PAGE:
Monday, September 29, 2008

Newport: A Tribute to The Blue Bridge

I'll never forget my first trip to Newport, Arkansas. It was the summer of 1970, and Larry and I had been dating since March. He was in Newport to play in the Annual Four-Ball Golf Tournament, and I had been in Fayetteville taking exams for my master's degree.

After completing the exams, I drove to Newport. I remember that the trip seemed like it took forever, but when I finally crossed the old Highway 67 bridge over the White River, I knew I had arrived.

As I recall, the bridge was painted silver in those days, but some time in the late '70's or early '80's they painted it blue. It became symbolic for our children. They knew we were there and would soon see Mema Martha when we finally saw the "Blue Bridge."

Larry and I travelled back to Newport on Saturday for his 45th high school reunion. We had not been there since we loaded up furniture from Mema Martha's house after she sold it and moved to Memphis. Although we didn't drive out to look at the "Blue Bridge" on this trip, we did see much of the rest of the town. As usual, some things have changed and some things will forever stay the same.

We stayed at the Fortune Inn and Suites, formerly the Park Inn, and we found plenty of improvements. Kelly's Restaurant is gone, but in its place is a modern lobby with HD television, a fancy bar and a breakfast room. On one door was a sign noting that an exercise room is in the works.

On Sunday morning, the helpful lady at the front desk gave us a tour of the bar. It's decorated with memorabilia from musician Sonny Burgess and Baseball Hall of Famer George Kell.

The Bar at the Fortune Inn and Suites

Later we took a drive around town. Although not in the same building, the Silver Moon Club is still at the same location. However, the only thing left of the original Silver Moon is the slab, which is now part of the parking lot, but you can still see the tile from the men's room in the far right corner.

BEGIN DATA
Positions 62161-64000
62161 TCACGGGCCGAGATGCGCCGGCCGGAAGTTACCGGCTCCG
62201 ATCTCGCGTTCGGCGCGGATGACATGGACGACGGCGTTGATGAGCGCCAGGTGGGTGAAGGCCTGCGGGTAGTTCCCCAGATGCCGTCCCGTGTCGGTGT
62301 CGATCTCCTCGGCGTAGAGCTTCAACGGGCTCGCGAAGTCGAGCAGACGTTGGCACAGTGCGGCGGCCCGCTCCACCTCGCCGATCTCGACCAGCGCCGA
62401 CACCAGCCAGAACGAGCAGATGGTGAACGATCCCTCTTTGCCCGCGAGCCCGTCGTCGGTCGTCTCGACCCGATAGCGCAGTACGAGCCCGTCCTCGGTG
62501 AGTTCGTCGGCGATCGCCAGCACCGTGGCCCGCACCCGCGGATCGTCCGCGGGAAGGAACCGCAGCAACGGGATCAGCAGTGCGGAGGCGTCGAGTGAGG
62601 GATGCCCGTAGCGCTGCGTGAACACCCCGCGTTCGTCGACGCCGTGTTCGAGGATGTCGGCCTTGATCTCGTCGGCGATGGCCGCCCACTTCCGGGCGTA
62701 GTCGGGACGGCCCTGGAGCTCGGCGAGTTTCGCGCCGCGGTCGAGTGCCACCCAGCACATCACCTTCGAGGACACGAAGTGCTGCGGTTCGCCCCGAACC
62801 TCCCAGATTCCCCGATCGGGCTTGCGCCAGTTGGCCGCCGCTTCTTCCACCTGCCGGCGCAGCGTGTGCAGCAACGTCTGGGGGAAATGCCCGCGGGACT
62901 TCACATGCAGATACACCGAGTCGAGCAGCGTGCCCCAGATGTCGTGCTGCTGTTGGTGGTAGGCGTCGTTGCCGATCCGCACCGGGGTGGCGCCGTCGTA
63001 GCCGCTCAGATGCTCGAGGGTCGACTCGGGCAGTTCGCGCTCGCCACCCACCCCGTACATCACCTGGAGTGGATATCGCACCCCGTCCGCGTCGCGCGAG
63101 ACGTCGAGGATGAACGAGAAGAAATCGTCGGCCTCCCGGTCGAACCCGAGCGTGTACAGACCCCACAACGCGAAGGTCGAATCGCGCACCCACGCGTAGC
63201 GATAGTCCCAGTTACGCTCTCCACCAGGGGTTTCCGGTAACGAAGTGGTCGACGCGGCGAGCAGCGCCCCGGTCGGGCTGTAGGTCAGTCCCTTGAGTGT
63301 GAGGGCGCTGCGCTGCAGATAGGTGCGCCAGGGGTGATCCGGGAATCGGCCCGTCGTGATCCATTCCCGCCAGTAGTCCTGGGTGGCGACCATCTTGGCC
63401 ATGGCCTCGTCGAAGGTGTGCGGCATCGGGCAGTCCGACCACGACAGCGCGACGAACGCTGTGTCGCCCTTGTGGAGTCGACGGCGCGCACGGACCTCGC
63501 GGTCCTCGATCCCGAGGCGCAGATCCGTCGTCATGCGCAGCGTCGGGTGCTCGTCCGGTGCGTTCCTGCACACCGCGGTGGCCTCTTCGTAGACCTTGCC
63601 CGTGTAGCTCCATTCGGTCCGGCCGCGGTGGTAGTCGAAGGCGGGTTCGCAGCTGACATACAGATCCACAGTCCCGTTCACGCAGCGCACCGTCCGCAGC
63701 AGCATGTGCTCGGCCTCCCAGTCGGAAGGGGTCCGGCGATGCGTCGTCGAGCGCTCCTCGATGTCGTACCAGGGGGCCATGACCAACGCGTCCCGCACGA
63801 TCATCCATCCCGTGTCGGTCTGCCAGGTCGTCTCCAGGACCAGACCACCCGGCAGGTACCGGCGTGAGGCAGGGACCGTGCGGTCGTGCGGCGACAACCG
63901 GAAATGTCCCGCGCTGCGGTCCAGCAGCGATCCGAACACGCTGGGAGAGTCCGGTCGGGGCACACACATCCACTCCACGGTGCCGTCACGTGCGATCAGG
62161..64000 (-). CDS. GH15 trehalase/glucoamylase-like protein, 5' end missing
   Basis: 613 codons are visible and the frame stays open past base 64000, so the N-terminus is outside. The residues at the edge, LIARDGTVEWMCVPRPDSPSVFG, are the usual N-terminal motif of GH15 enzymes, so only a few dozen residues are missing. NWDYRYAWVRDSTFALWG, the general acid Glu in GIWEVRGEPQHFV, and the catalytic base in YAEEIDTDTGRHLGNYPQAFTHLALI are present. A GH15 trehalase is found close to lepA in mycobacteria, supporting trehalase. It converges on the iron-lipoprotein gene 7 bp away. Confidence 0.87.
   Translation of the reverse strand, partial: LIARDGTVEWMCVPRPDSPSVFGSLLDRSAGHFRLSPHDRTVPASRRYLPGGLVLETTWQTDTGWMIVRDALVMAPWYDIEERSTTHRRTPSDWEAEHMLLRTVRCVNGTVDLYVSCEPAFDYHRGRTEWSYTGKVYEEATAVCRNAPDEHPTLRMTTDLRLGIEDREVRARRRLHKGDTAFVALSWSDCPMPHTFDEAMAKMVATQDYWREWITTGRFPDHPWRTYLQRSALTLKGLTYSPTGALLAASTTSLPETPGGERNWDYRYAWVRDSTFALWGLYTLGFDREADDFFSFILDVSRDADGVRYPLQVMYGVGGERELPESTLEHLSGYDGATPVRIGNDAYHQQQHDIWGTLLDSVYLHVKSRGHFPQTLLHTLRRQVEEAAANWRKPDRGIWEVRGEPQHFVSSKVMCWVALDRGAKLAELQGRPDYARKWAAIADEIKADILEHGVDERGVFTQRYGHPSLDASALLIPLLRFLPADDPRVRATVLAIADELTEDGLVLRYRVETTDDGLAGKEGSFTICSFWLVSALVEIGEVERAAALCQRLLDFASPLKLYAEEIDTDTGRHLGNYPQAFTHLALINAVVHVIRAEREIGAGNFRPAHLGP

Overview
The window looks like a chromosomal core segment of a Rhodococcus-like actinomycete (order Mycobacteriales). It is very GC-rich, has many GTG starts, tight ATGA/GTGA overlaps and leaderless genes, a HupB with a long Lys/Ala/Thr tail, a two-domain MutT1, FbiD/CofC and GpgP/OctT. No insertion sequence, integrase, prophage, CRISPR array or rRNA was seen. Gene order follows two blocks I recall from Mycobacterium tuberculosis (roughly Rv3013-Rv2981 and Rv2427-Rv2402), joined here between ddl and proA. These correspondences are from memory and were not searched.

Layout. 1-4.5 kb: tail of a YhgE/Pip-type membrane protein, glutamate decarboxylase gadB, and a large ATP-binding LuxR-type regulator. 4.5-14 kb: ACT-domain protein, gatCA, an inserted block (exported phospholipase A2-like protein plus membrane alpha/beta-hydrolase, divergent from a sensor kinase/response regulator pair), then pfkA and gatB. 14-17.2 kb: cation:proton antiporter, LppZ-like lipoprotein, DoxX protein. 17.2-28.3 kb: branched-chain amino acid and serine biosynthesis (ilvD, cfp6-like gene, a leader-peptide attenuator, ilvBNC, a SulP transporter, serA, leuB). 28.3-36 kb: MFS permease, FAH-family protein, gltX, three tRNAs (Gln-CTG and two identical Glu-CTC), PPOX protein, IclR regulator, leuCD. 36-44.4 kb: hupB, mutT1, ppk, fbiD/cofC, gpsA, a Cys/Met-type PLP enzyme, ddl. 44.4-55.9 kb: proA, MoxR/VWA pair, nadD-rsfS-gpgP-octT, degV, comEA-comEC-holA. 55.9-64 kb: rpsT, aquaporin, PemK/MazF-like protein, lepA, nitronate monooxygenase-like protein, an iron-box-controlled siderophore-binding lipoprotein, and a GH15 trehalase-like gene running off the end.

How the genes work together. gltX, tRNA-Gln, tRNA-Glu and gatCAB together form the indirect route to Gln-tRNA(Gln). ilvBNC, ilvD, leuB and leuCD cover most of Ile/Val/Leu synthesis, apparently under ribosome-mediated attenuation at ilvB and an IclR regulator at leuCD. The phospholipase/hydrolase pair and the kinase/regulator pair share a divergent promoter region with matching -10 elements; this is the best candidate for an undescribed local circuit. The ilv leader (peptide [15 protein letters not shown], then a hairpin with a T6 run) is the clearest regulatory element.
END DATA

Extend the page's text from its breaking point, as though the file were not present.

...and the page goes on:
Elvis played at the Silver Moon Club on October 24, 1955. It is one of a number of clubs along U.S. Highway 67 in northeast Arkansas where emerging Rock and Roll artists played in the late '50's. For more information, check out this article from the Arkansas Democrat-Gazette.

The whole weekend was a trip down memory lane. At the reunion on Saturday night, there were two displays of classmate pictures. One table featured pictures of living classmates, and the other held photos of those who are deceased. Larry and one of his friends said that their goal for the 50th reunion was to stay on the live table.

If they keep going back to Newport, they will probably make it. Larry told me tonight that he thought Newport had therapeutic powers that he attributes to drinking the water and beer and visiting the site of the Silver Moon. He said that his knees weren't hurting today and his back isn't sore. Come to think of it, the crick in my neck has gone away, too.

Sunday, September 28, 2008

That's What Friends Are For

When friends put their heads together, magic happens. Magic did indeed happen Friday night when 12 of my friends and their spouses pooled their talents to host a party in honor of Ben and Claire.

At Wanda's suggestion, they used a Tailgate Party theme. After all, it's football season in Alabama, and we are all fans of one team or another. Under Connie's direction, they pulled together decor from all of our favorite teams--Arkansas, Auburn, Alabama, LSU, Georgia, Mississippi State, Louisville and North Carolina. The serving table was all decked out in Razorback red complete with pom poms, Hog hats, blankets, flags and balloons. Guests sat at tables decorated to represent the other teams.

When we arrived, we were greeted by the "Bride and Groom" dressed appropriately in Razorback attire. Meanwhile, the hosts and hostesses had donned their favorite team colors, and Don tried to relive his college days at the University of Alabama by hiding a flask in his hip pocket.

Even the food had a Razorback theme as we sipped Razor Ritas (pomegranate margaritas) and dined on everything from Pigtail Pasta and Sooiee Swirls to Razor Bites and Boar Brownies.

Lately our group of friends has done lots of parties for brides and grooms, but I think it's going to be hard to top the Tailgate Party.

Friday, September 26, 2008

Girl Talk - Of Mice and Men